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Chris Shank

Assistant Professor, Department of Marine Science

The University of Texas at Austin

HQ Phone:  (512) 471-3434

Email: c***@***.edu

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I agree to the Terms of Service and Privacy Policy. I understand that I will receive a subscription to ZoomInfo Community Edition at no charge in exchange for downloading and installing the ZoomInfo Contact Contributor utility which, among other features, involves sharing my business contacts as well as headers and signature blocks from emails that I receive.

The University of Texas at Austin

1 University Station D7500

Austin, Texas,78712

United States

Company Description

The University of Texas - Austin was founded in 1883 and comes in at 7 on the list of best computer engineering programs. The University of Texas -- Austin is also one of the biggest schools in America with a total of 50,950 students currently enrolled. This l...more

Background Information

Employment History

Assistant Professor and Research Assistant

UT Marine Science Institute


Web References(9 Total References)


www.internationalscholarsjournals.org

Chris Shank, University of Texas at Austin Marine Science Institute, USA


www.oceanminds.com

Participating at sea with DiMarco were Piers Chapman and Matthew Howard of the Department of Oceanography, Chris Shank of the University of Texas Marine Science Institute, TAMU graduate students: Ruth Mullins Perry, Emma Cochran, Laura Harred, Allyson Burgess Lucchese (Texas A&M-Galveston), and Marine Technicians Andrew Dancer and Eddie Webb and Alex and Tyler Mifflin of the Canadian TV show the Water Brothers.


www.underwatertimes.com

In experiments with a common reef building coral in the Florida Keys, Chris Shank of the University of Texas Marine Science Institute and Kim Ritchie of Mote Marine Laboratory found an obvious shift in the composition of the coral bacterial community resulting from changes in the pool of surrounding dissolved organic matter."When coastal ecosystems are physically altered, the natural flow of dissolved organic material to nearby coral ecosystems is disrupted with potentially harmful consequences for the corals," said Shank, assistant professor of marine science.Shank and Ritchie, manager of the Marine Microbiology Program at Mote, placed Montastraea faveolata coral fragments in aquaria filled with water collected from either Florida Bay or from an offshore bluewater site. Shank and Ritchie are planning a series of experiments to more closely evaluate the chemical nature of the water column dissolved organic matter surrounding the corals in the Florida Keys and identify shifts in potentially harmful bacterial populations.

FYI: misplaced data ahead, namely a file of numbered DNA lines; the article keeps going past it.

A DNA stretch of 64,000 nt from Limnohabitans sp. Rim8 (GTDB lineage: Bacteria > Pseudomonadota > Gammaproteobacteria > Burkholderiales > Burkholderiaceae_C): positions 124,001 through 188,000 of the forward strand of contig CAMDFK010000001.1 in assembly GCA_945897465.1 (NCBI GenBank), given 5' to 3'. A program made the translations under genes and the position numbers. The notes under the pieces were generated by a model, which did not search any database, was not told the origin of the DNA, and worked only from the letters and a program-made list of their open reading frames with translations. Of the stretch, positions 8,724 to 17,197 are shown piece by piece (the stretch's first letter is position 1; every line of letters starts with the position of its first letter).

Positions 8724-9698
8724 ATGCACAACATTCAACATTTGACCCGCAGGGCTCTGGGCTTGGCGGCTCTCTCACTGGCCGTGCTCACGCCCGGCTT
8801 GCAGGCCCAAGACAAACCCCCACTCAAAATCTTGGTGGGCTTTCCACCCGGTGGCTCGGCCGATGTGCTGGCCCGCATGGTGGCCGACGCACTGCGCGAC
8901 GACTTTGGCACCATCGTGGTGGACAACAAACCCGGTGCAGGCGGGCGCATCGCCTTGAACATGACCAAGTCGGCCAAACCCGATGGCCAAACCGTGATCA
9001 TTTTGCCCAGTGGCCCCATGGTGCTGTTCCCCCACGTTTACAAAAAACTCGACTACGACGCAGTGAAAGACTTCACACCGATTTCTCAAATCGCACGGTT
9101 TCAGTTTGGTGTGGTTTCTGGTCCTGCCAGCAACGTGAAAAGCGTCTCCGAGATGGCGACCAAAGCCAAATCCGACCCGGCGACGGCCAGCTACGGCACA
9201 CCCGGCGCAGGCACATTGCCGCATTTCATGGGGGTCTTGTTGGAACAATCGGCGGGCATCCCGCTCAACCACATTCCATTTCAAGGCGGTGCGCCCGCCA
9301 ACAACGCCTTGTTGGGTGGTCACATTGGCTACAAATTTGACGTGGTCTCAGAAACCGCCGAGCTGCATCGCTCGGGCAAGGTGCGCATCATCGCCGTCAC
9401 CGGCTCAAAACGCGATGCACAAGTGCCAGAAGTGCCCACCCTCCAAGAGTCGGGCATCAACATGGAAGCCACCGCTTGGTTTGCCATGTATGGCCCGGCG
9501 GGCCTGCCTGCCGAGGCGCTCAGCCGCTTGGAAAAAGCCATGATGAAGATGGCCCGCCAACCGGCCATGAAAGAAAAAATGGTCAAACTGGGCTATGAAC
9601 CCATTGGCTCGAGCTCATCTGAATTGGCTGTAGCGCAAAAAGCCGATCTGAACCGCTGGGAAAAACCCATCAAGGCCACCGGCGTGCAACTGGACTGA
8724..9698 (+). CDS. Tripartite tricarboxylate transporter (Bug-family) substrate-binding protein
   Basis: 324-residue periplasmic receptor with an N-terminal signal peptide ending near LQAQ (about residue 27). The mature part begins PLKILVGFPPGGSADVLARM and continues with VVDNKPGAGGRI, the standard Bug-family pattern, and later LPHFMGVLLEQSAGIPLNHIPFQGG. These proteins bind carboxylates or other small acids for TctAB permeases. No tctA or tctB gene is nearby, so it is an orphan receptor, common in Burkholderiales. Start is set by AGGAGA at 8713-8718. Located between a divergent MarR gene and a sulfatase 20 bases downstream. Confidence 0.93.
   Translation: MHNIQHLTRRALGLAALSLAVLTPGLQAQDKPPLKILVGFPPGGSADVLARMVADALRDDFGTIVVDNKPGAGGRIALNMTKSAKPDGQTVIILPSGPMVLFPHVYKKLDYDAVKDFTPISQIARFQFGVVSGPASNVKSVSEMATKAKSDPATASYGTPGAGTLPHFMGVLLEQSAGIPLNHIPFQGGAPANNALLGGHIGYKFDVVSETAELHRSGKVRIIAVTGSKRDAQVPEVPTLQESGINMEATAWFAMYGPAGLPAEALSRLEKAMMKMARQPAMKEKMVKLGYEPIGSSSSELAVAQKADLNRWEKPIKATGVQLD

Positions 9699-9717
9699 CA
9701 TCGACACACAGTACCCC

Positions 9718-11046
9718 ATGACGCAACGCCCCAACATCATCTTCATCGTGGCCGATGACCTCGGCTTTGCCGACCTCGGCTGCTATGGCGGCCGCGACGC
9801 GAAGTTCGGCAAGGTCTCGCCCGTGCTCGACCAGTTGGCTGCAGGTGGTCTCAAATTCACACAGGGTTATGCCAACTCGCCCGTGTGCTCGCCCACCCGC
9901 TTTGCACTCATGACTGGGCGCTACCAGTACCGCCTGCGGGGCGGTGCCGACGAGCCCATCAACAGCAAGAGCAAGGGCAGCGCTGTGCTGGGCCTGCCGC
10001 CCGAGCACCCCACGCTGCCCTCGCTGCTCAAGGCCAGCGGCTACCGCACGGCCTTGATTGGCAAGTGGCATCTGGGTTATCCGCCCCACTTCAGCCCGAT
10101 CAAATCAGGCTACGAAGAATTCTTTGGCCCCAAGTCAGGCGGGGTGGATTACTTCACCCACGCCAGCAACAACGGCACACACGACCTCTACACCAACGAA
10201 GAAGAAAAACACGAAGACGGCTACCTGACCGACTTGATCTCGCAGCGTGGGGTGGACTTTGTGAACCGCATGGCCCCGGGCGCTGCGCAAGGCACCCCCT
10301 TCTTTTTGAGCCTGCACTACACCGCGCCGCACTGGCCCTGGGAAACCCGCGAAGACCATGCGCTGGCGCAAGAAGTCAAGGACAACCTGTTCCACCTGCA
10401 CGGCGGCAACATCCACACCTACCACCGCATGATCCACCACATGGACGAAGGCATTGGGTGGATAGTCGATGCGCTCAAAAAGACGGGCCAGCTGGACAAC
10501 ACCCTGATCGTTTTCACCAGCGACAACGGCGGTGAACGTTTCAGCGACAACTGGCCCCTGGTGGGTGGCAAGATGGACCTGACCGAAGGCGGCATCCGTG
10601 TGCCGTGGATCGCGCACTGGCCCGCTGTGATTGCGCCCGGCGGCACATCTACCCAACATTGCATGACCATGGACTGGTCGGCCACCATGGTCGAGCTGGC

www.eurekalert.org

Contact: Chris Shankchris.shank@mail.utexas.edu361-749-6776University of Texas at Austin In experiments with a common reef building coral in the Florida Keys, Chris Shank of the University of Texas Marine Science Institute and Kim Ritchie of Mote Marine Laboratory found an obvious shift in the composition of the coral bacterial community resulting from changes in the pool of surrounding dissolved organic matter."When coastal ecosystems are physically altered, the natural flow of dissolved organic material to nearby coral ecosystems is disrupted with potentially harmful consequences for the corals," said Shank, assistant professor of marine science.Shank and Ritchie, manager of the Marine Microbiology Program at Mote, placed Montastraea faveolata coral fragments in aquaria filled with water collected from either Florida Bay or from an offshore bluewater site. Shank and Ritchie are planning a series of experiments to more closely evaluate the chemical nature of the water column dissolved organic matter surrounding the corals in the Florida Keys and identify shifts in potentially harmful bacterial populations.


www.eurekalert.org

Chris Shank, Assistant Professor, Department of Marine Science, University of Texas at Austin, Port Aransas, Texas, USA


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